Eight weeks earlier, they’d stood side by side as godparents at Natalie’s christening. Now, three weeks before Christmas, they shared the terrible bond of each having lost a sibling in a plane crash. Her brother and sister-in-law had left the baby in Carson’s care while they took a few days for themselves, a short vacation to simply be a couple rather than parents. Instead, their small plane crashed, killing them both instantly and leaving their daughter an orphan.

"Natalie deserves to be held as much as possible right now,” Emily said, her hands instinctively closing tighter around her niece.

"Don’t we all,” Carson said as he sat and leaned back on his arms while he extended his long legs before him.

It tugged at her heart to hear his exposed feelings. Few men she’d known would ever allow such a personal glimpse into what some would consider a weakness.

From what Emily knew about Carson’s past, he’d been focused and intense when he’d been a successful stockbroker in New York. Although he now owned and managed a hunting and fishing lodge, he’d been every bit as driven as he handled all the arrangements and details since the plane crash. Event planning might be her profession, but this was one time she’d willingly al­lowed someone else to take control—to handle the details while she’d stayed here at his lodge with her niece and his father.

"Thank you for taking care of everything,” she whispered.

"It helps to have something to do.”

"So, what now?”

"I’d like to sleep for a week.”

Emily glanced over as Carson stretched out on the floor, pillowed his head on his hands, and closed his eyes. As her gaze tracked the length of him, the numbness she’d lived with for the last five days faded a little.

"You’d be more comfortable in your bed.”

His slow-curving grin formed a shallow dimple on the right side of his mouth. "Trying to get rid of me, Sunshine?”

A small quiver fluttered in her belly. She hated the way her body responded every time he used the endearment he’d tagged her with upon their first meeting more than two years earlier. It made her feel vulnerable, something she didn’t like as a general rule and definitely not something she wanted to feel around this man. And she certainly wasn’t ready to think about anything more complicated than leaving this remote area of western Montana and taking Natalie back to Los Angeles with her.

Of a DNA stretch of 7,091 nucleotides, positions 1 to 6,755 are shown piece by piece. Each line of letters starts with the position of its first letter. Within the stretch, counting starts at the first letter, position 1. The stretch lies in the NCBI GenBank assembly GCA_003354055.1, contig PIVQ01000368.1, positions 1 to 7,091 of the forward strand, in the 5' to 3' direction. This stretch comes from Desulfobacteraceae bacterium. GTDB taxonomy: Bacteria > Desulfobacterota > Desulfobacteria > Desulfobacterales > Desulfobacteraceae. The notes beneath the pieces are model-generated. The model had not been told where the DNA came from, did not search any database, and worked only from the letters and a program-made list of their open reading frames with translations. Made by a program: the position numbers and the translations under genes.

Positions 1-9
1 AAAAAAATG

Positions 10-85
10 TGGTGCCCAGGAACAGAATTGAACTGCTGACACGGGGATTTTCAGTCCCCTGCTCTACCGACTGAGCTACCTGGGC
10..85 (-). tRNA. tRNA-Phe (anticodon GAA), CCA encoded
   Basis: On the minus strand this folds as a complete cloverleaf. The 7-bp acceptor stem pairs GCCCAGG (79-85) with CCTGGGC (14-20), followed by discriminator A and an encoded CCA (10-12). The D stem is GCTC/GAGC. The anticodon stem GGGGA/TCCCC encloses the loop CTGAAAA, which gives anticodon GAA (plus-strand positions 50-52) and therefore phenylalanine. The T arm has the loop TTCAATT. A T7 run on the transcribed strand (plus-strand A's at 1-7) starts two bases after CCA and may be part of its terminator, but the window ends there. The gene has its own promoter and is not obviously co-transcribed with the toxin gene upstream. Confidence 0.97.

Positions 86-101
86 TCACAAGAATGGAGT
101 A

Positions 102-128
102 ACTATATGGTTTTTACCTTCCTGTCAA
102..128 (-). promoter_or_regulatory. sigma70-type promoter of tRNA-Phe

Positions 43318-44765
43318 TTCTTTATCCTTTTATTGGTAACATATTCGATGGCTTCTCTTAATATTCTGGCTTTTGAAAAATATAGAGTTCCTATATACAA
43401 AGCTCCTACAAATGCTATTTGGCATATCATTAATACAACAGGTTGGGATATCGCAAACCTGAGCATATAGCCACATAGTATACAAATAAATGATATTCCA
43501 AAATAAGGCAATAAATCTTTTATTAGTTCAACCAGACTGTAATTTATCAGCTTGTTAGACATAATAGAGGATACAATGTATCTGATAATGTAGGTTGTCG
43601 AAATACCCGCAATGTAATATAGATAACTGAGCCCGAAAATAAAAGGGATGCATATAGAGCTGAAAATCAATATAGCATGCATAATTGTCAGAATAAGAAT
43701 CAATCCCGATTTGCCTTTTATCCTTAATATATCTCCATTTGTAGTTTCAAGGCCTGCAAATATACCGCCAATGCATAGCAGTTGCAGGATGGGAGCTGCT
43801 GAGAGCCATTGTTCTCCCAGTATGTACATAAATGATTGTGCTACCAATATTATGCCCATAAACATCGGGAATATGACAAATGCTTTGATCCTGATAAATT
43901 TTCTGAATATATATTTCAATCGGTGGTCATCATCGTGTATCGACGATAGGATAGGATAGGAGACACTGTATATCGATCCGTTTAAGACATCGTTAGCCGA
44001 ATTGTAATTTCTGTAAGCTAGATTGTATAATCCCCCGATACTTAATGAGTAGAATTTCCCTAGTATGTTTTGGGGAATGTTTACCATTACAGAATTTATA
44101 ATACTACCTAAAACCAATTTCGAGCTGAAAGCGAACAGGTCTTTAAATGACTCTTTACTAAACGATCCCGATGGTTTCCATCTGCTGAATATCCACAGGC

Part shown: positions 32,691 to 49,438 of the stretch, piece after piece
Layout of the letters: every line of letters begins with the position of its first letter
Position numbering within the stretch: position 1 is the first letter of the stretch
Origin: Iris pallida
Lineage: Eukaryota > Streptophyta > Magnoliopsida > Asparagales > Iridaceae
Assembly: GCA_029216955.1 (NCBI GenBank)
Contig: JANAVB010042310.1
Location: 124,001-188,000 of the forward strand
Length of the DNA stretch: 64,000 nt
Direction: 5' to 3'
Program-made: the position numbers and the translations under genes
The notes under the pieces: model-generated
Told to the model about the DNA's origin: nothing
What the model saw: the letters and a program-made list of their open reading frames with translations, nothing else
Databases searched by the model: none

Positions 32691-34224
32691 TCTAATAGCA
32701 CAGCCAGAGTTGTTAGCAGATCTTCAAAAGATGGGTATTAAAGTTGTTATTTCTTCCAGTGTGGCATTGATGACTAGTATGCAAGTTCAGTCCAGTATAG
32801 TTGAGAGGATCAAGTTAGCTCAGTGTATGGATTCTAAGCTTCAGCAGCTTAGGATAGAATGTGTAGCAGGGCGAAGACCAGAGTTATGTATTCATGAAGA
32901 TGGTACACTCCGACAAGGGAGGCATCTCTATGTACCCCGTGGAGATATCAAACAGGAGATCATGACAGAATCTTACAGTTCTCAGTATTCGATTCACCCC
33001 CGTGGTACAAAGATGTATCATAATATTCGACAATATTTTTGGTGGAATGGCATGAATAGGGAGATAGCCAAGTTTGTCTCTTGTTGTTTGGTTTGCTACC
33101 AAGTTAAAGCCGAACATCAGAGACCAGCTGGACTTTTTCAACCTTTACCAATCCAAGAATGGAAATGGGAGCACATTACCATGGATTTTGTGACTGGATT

"Just trying to make sure you don’t wake Natalie with your snoring.”

"I don’t snore.”

"That’s what every man says.”

One eye opened so he could stare at her. "I’ll have to take your word on that.”

If things had happened differently, if she hadn’t put a halt to one memorable kiss, initiated by her own curiosity, she’d have first-hand knowledge of whether or not he snored. She’d felt a tingle at their first introduction. Thereafter, whenever their paths crossed, she’d been supremely aware of him, especially when she’d turn to discover him staring at her. Then, the weekend of Natalie’s christening, Carson had been the one to drive Emily to the airport for her flight home. During the trip, they’d exchanged little conversation. That’s why she’d been so surprised when, after he’d removed her luggage from back of his SUV, he’d pulled her close and covered her mouth with his.

To this day, she could recall how his kiss had somehow managed to stir an outrageous desire balanced by a tenderness that had tempted her to change her travel plans. In the end, her sanity had prevailed and they’d parted. Thank God he hadn’t apologized. Nor had she. Instead, they’d stared at one another until a baggage handler had approached and assisted her in checking in for her flight. All the while Carson had stood silent, watching.

And she’d never forgotten the taste of him.

She often wondered what she would have done had he asked her to stay a little longer.

Uncomfortable with the direction of the conversation, blaming it on fatigue and uncertainty, Emily rose from the rocker. In a swift but smooth move, Carson was in front of her, holding out his arms.

"I’ll take her.”

She wanted to say no, but he had just as much right to hold the baby as she did. She might not believe it was in her niece’s best interests to grow up in such a remote setting, but she accepted that Carson was also Natalie’s family.